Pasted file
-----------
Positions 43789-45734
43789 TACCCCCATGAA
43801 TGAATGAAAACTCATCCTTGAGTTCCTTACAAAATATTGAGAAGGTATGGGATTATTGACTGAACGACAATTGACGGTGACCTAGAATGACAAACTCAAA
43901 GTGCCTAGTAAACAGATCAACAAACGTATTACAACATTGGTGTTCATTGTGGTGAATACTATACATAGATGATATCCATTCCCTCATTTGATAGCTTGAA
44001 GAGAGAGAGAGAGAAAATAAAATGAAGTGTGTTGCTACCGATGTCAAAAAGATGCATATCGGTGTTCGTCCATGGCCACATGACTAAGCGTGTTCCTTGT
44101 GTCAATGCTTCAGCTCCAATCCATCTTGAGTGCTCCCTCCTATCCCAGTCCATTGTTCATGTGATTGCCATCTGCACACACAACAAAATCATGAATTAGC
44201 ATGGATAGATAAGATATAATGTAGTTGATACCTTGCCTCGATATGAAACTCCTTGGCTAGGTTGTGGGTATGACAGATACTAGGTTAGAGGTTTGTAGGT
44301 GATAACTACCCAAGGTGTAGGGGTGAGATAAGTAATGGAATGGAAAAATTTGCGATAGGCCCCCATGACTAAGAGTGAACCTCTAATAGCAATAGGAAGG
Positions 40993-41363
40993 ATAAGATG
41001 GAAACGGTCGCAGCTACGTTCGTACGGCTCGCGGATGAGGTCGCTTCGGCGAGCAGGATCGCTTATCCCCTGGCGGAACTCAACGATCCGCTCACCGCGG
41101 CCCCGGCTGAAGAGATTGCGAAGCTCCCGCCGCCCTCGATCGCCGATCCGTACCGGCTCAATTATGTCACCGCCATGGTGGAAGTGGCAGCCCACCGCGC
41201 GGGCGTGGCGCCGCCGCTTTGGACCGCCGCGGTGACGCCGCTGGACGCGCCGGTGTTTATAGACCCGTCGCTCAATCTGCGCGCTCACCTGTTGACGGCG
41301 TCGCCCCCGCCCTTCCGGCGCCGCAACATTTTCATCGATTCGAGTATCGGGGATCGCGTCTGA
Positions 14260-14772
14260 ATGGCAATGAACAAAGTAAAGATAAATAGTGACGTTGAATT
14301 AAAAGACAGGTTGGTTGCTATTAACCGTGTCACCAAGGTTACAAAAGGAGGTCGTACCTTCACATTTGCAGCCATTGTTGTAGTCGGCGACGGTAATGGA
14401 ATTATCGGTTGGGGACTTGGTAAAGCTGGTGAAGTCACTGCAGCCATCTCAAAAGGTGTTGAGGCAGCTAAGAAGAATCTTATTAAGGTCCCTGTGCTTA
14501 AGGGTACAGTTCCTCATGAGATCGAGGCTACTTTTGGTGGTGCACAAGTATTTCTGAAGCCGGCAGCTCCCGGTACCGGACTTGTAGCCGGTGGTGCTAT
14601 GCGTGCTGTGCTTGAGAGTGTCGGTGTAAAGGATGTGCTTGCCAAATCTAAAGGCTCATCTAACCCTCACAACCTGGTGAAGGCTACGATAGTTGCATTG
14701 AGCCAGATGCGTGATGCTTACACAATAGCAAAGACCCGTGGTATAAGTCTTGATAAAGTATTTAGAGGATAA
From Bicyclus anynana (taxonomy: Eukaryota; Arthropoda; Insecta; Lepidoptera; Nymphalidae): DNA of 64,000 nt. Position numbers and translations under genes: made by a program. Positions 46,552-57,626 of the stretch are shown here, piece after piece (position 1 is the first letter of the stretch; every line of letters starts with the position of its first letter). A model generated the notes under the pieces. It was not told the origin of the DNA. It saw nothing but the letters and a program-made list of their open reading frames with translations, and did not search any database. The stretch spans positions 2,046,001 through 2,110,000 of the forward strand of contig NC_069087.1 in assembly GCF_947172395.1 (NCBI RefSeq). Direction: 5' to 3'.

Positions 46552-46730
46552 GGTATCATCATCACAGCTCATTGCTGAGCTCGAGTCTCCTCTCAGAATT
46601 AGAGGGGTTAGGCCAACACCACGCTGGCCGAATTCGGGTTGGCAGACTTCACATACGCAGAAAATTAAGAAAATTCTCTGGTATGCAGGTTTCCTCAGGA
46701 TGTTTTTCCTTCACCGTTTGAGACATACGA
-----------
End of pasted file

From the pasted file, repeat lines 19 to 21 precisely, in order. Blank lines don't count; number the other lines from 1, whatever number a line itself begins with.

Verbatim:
14501 AGGGTACAGTTCCTCATGAGATCGAGGCTACTTTTGGTGGTGCACAAGTATTTCTGAAGCCGGCAGCTCCCGGTACCGGACTTGTAGCCGGTGGTGCTAT
14601 GCGTGCTGTGCTTGAGAGTGTCGGTGTAAAGGATGTGCTTGCCAAATCTAAAGGCTCATCTAACCCTCACAACCTGGTGAAGGCTACGATAGTTGCATTG
14701 AGCCAGATGCGTGATGCTTACACAATAGCAAAGACCCGTGGTATAAGTCTTGATAAAGTATTTAGAGGATAA